PLANdemic,” one commenter alleged in a thread discussing the chart.

In sum, the image was nothing but a piece of misinformation in a wide-ranging, unfounded conspiracy that tech companies, journalists, politicians, and/or scientists were all coordinating together to undermine everyone else via COVID-19. For that reason, and those outlined above, we rate this claim “False.”

This material may not be reproduced without permission.

Snopes and the Snopes.com logo are registered service marks of Snopes.com

In case of sale of your personal information, you may opt out by using the link "Do Not Sell My Personal Information".

To find out more about the categories of personal information collected and the purposes for which such information will be used, please refer to our privacy policy.

Dr. Nicole Saphier: CDC, kids and masks – COVID guidance continues to miss the mark

Fox News 28 July, 2021 - 02:16pm

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Fox News contributor Dr. Nicole Saphier discusses some counties reinstating mask mandates amid a rise in Delta variant cases.

The updated CDC guidance announced on Tuesday endorsing universal indoor masking in K-12 schools is an open-ended recommendation that will have negligible benefit in lowering severe outcomes and community transmission of SARS-CoV-2.

So why the recommendation to mask children heading into the new school? The rising cases of the Delta variant has people on edge; and it should. 

Delta has proven much more contagious and is causing higher viral loads, which is sending more people to the hospital. While children are making up a higher percentage of new cases, which is expected since over 163 million Americans are fully vaccinated, severe disease in kids still appears to be rare. 

If we compare what has occurred in the U.K., which is coming down from its Delta wave, the younger people (15-39 years) drove new cases but hospitalizations and deaths in those <15 years approached zero. Not to mention, the U.K. had their schools open without mask mandates for much of the Delta wave.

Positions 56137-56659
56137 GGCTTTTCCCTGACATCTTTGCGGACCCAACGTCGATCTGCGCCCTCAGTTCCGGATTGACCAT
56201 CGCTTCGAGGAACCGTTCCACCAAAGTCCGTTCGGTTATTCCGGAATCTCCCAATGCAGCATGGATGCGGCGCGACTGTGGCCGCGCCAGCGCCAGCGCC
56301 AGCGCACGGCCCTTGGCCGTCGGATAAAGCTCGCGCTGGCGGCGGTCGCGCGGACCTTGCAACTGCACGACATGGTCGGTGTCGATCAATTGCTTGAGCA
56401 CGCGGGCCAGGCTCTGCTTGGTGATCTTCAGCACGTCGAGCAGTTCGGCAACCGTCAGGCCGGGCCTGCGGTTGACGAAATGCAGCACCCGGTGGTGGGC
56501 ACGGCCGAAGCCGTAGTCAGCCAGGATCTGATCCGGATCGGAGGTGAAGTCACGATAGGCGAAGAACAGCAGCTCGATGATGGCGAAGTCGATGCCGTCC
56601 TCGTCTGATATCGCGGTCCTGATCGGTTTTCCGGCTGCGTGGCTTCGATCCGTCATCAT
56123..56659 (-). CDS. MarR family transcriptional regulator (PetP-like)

According to the CDC, in the United States 337 COVID-related deaths have occurred in kids under 18 years since the start of the pandemic, virtually none in otherwise healthy children without pre-existing illness. Over 4 million children have reportedly been infected by SARS-CoV-2 and the CDC estimates the true number of infections is up to four times that.  If the U.S. did a deep dive into pediatric deaths like England did, it’s quite possible the number of actual pediatric deaths directly caused by COVID-19is even less.

Bottom line: the risk of severe outcomes in healthy kids is extremely low.

There remains a pervasive narrative around COVID-19 that has upended our previously acceptable level of risk when it comes to children and public health. It has divided the country into polar extremes: universal masking until zero cases or let the virus have a free-for-all. 

It is time to regain a centrist perspective regarding public health as it pertains to schools, respiratory infections, and children.  

For example, schools should consider levels of community transmission and risk of severe outcome when making any decisions about policy changes, similar to what occurs when there is a flu outbreak. If there is a local outbreak of COVID-19, the school can utilize mitigation efforts to lessen transmission (temporary masking, testing etc) until the local outbreak and surrounding community transmission has lowered.  

While the majority of children are at minimal risk from COVID-19, children with chronic illnesses or in lower socioeconomic settings are at slightly higher risk.  Because of difficulties navigating social norms amongst children, it challenging to tell children only the high risk should be wearing a facemask because segregating kids in such a way can lead to insecurities, bullying and other mental health consequences.  

It is crucial that communities increase their vaccination rates to lessen local transmission, while other measures are implemented in schools to further reduce risk of exposure, such as cohorting, improving ventilation and maximizing outdoor spaces. 

The CDC continues to miss the mark in helping Americans understand the risk of severe outcomes of COVID-19 in children.

Since the mantra during the pandemic has always been to "follow the science," unless there is overwhelming new evidence showing children wearing facemasks in a school setting where the adults are vaccinated significantly lessens viral transmission and saves lives, mask policies should be reserved for high-risk scenarios based on local infection rates with clear metrics of when they should be instituted and removed. 

The best way to protect our children is to get vaccinated and allow them to return to school without masks so they can resume some level of normalcy.